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On the Money

Nature: Wall Street’s newest market

Asset managers are betting biodiversity funds will attract investor capital in the coming decade.

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Image via Shutterstock/LedyX

I clearly remember a lecture I heard four years ago where a professor stated that despite all the attention climate change receives, it isn’t the most urgent issue we face in terms of planetary sustainability. To illustrate his point, he displayed the oft-cited planetary boundaries chart, which defines the parameters "within which humanity can continue to develop and thrive for generations to come." 

Planetary boundaries chart

The planetary boundaries framework. Source: Licensed under CC BY-NC-ND 3.0. (Credit: J. Lokrantz/Azote based on Steffen et al. 2015.)

I am not a scientist, but even I could still tell that if the orange lines represent the level of concern we should have, then we should be much more worried about biodiversity loss than is currently the case. 

Then I thought there must be some context I was missing — something people in positions of power must know — that explained why businesses and politicians weren’t giving biosphere integrity or biodiversity loss the same level of attention they were devoting to climate change. They must have already addressed it. Right? 

Not quite, but last year represented a turning point for how the investment community views biodiversity. Asset managers launched nine new biodiversity funds in 2022, adding to the seven existing ones. 

Fidelity Funds’ sustainable biodiversity fund, for example, was launched in September with the aim to invest in companies that enable the stabilization or mitigation of biodiversity loss through their technologies and solutions. To date, it has only attracted $5 million of assets under management. Axa’s ACT biodiversity fund launched in April 2022; it has over $144 million under management, invested in companies that reduce or limit the negative impact of human’s activities on biodiversity. 

While these funds and other other new ones have boosted the total assets under management for biodiversity-focused funds triple, they cumulatively held less than $1 billion in assets at the end of 2022. For perspective, BlackRock raised $4.5 billion for a single climate-focused infrastructure fund last year, and the firm’s BFG Circular Economy fund has more than $1.8 billion of assets under management. 

Why now? 

The growing interest in biodiversity isn’t a coincidence. At the UN Biodiversity Conference (COP 15) that took place in Montreal in December, corporations, governments and NGOs came together to agree on a set of goals for nature over the next decade. One major outcome was an agreement to protect 30 percent of Earth by 2030.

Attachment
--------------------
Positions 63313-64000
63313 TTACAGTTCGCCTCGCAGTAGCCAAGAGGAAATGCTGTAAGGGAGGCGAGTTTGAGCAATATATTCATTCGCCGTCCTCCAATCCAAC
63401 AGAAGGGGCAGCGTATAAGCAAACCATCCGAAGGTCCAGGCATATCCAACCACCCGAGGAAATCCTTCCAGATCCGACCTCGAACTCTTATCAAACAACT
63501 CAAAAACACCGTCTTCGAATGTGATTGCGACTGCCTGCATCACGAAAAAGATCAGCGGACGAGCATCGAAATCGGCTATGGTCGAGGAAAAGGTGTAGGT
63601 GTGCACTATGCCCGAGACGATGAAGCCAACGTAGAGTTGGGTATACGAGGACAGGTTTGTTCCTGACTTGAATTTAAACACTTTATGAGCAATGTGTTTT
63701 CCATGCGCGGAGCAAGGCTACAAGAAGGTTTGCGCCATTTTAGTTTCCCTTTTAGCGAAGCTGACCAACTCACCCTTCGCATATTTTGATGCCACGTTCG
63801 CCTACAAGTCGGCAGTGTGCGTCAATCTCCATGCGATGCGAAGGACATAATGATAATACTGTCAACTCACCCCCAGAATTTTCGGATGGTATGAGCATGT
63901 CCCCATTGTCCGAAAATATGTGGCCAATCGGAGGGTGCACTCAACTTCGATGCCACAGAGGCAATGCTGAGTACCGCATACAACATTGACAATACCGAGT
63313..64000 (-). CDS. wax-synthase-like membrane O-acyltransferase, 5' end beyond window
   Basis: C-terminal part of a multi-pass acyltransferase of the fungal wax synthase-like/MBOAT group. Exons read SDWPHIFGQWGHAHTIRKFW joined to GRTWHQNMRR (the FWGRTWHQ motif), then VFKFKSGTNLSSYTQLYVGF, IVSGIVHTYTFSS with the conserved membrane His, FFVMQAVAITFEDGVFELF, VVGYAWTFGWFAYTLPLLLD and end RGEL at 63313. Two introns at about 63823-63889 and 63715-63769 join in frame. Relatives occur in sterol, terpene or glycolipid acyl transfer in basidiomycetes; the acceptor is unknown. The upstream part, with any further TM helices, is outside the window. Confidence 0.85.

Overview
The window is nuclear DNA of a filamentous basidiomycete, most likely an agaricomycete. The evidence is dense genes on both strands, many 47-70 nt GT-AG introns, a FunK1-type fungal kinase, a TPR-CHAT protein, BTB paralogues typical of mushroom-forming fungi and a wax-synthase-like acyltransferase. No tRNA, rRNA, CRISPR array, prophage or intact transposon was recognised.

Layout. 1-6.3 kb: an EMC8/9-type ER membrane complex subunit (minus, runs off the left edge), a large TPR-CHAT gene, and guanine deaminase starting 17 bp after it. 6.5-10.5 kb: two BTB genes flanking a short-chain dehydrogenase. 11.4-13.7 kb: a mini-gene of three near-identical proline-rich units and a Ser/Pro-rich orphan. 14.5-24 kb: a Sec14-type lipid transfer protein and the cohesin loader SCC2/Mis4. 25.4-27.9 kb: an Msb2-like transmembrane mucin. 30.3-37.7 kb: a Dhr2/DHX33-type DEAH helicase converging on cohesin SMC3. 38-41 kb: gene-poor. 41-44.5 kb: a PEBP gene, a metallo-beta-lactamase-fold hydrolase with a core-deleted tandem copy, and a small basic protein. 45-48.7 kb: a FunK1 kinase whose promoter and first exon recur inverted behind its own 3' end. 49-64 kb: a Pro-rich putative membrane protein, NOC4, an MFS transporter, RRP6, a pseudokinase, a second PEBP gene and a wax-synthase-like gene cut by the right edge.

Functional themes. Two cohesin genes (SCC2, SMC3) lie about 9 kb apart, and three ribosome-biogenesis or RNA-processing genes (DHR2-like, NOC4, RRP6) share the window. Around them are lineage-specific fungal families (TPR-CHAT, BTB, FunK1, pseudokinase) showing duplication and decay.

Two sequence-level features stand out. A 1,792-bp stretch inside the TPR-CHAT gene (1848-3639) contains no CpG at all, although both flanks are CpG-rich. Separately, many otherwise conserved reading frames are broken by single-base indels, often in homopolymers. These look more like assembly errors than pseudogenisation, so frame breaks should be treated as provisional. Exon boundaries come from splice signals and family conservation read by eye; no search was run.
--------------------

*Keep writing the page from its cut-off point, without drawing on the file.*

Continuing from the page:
There are many benefits to getting the private sector on board with efforts to protect biodiversity. For one thing, private entities can often move faster than public sector counterparts and pivot more quickly as new information supports better decision-making. Consider the beginning of the COVID-19 pandemic, when tech companies began canceling in-person events and ordering employees to work from home while politicians continued to debate the need for shutdowns and safety measures.

Private sector financing also provides access to additional capital for biodiversity-related investments and can have faster feedback loops such as quarterly reporting and regular redemption periods that offer investors the opportunity to pull their money out of an investment fund. This drives accountability in capital allocation.

What’s more, the depth and speed of private capital markets is critical to efforts to protect Earth’s biodiversity, as trillions of dollars will be needed over the next decade. 

Fortunately, there is precedent for mobilizing private capital markets to address sustainability challenges. Investors have been asking corporations to report on  their greenhouse gas (GHG) emissions for decades — now, 71 percent of S&P 500 companies disclose them. An entire "carbon accounting" industry has developed around helping corporations, governments and other organizations measure and report carbon/GHG emissions — with the carbon accounting software market valued at $15.3 billion for 2023. 

Investors love data, so that’s what’s next for biodiversity. Frameworks and methods for collecting, analyzing, reporting and comparing corporate impacts on biodiversity are being developed and published. Everyone’s attention is on the Taskforce for Nature-related Financial Disclosures, which is supposed to release final recommendations for reporting in September. The framework will lay out how corporations can report and act on nature-related risks. 

Financial institutions are preparing for the avalanche of biodiversity data that will soon be incorporated into their investment analysis. Data providers such as S&P Global Sustainable1 and Nature Alpha are launching new products to help investors track biodiversity-related risks in their portfolios. New tools for monitoring the impact of corporations on biodiversity are definitely needed: A report published last month by Share Action found the majority of asset managers lack engagement and proxy voting policies related to biodiversity. 

It is certainly a good thing to see the private sector starting to recognize the need to act to prevent a biodiversity loss crisis, but doing so will require a lot more than a handful of biodiversity themed investments funds collectively managing $1 billion. We need the global economy to value biodiversity as if its life depends on it.

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